This is a most lamentable perversion of the Scriptures, similar to the foregoing, and has been born among us in the present generation. If carried out to its full extent, it blots out all the past and all the future. If we are to believe nothing but what we have experienced, we will deny all the literal truth of Scripture history and Scripture prophecies of all the events that have not yet taken place, including the creation of the world out of nothing, the destruction of the world, first by water, and then by fire, the resurrection of the body, and the eternal realities of heaven and hell. It was exactly this species of heresy--pseudo (or false) spiritualism--that the Apostle Paul condemned in Hymenaeus, Alexander, and Philetus (Tim. i. 19, 26; 2 Tim. ii. 16-18), as gangrenous and ruinous. These wise philosophers applied all that the Scriptures said about the resurrection to the mere spiritual rising of the soul from the death of sin, in present experience, and declared that the resurrection was already past--in other words, they, like the ancient Hindoo and Greek heathen philosophers regarding matter as the source of evil, denied the resurrection of the body, and with this denial, they overthrew the whole system of Christianity (I Cor. xv 16-23). And in the latter part of the apostolic age, the same spirit of heathen philosophy, considering matter essentially evil, denied that Christ came in the flesh, or was literally incarnate, but represented His birth, and life, and death as unreal and visionary, and this heresy was denounced by the Apostle John as antichrist (I John iv. 3). In the self-same manner heathen philosophy in the Primitive Baptist church today seeks to turn all the literal truths--especially all the future eternal truths--of the Scriptures into fables. Under the magic wand of a pretended spiritualization, the tremendous realities of the final resurrection and judgment, the everlasting happiness of the righteous, and the everlasting punishment of the wicked dissolve into the illusory and fleeting picture of the present momentary life. Such a pernicious system of interpretation is but the echo of the voice of Satan in the Garden of Eden, giving the lie to the word of God (Gen. ii. 17; iii. 4).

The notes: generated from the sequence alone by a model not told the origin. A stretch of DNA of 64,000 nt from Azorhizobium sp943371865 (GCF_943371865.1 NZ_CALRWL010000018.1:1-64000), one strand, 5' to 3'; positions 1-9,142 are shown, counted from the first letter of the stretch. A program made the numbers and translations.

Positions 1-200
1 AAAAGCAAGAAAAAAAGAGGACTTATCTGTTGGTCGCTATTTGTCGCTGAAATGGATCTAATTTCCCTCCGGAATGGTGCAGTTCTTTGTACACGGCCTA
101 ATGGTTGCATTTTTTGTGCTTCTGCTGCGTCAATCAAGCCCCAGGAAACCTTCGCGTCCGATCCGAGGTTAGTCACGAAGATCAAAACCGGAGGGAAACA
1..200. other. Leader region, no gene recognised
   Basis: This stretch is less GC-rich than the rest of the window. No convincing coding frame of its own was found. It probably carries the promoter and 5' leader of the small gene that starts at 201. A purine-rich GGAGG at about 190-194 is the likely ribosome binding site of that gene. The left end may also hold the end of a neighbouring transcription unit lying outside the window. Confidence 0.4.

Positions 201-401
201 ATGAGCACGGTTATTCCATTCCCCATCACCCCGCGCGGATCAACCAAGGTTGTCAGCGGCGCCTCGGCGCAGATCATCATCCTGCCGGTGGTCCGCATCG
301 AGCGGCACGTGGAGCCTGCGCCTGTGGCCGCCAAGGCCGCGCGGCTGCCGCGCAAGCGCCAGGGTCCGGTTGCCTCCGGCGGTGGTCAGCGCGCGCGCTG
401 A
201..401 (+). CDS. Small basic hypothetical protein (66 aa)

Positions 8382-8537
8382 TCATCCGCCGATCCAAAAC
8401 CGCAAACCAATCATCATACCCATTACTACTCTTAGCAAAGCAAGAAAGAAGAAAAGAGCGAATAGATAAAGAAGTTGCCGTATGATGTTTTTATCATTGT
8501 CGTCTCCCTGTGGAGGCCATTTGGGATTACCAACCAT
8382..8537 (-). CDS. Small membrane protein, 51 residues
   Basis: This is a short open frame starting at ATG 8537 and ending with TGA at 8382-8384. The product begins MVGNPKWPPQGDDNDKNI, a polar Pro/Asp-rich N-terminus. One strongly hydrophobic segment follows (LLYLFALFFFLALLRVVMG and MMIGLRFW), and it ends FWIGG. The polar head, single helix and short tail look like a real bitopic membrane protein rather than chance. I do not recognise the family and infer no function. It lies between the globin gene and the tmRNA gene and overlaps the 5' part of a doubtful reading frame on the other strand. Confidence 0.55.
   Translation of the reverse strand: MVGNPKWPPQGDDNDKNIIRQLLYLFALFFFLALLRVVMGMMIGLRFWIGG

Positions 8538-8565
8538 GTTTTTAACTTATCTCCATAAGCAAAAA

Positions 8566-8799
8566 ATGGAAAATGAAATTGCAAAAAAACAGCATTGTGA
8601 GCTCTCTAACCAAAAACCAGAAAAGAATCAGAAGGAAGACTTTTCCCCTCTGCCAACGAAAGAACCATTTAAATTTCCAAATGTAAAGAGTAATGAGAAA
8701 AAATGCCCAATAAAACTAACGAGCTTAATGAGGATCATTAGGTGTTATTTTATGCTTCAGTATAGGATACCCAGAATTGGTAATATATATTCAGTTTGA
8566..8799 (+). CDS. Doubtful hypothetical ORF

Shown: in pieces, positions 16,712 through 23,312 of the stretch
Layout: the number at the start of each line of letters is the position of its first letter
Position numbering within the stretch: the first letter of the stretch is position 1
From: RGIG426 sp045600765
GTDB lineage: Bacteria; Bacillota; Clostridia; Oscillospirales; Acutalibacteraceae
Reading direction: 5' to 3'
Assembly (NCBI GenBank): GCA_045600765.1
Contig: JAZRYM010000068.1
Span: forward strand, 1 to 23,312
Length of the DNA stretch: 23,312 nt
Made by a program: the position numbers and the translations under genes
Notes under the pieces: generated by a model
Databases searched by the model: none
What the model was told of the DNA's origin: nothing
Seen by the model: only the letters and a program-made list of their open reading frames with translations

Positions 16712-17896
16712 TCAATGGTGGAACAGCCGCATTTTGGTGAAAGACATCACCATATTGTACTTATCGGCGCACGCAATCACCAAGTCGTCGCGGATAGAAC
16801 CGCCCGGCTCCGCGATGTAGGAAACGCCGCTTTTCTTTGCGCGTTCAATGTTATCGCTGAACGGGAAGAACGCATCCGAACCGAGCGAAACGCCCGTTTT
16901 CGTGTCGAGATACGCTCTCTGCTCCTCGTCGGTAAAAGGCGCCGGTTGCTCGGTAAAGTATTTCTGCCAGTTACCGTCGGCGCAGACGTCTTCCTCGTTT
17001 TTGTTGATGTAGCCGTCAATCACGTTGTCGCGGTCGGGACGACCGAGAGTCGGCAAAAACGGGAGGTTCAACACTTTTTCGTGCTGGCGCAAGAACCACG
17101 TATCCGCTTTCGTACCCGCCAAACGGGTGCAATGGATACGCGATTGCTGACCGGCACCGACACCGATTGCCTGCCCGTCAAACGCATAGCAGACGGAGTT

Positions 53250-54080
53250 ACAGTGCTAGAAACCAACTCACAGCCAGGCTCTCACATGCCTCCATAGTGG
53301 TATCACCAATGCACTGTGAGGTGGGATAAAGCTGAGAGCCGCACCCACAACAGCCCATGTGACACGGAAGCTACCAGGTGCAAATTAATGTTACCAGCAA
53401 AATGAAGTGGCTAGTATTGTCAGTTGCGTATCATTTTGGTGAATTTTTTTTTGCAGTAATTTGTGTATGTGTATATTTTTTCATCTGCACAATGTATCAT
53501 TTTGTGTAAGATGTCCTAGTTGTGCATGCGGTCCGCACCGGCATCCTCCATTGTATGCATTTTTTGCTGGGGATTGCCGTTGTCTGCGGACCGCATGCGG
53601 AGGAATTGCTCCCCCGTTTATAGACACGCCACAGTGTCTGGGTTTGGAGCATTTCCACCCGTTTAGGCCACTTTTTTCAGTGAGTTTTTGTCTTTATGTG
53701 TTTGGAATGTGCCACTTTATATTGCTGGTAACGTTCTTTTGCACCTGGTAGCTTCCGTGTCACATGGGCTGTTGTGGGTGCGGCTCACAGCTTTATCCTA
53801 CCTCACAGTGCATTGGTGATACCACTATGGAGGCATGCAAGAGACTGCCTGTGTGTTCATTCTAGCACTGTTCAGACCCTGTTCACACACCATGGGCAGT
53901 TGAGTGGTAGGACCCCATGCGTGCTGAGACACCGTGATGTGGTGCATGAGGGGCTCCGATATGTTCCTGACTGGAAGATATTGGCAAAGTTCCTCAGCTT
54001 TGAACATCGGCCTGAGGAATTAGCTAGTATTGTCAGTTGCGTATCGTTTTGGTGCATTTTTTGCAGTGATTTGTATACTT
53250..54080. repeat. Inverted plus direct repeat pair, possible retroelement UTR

I do not mean, by anything that I have here said, to condemn the drawing of moral and spiritual lessons and illustrations for the guidance, warning, instruction and comfort of the people of God, from all the parables, and from all the literal truths, both past and future, of the Scriptures; but what I mean is to condemn uncompromisingly every denial of those truths.

Last Updated ( Tuesday, 10 October 2006 )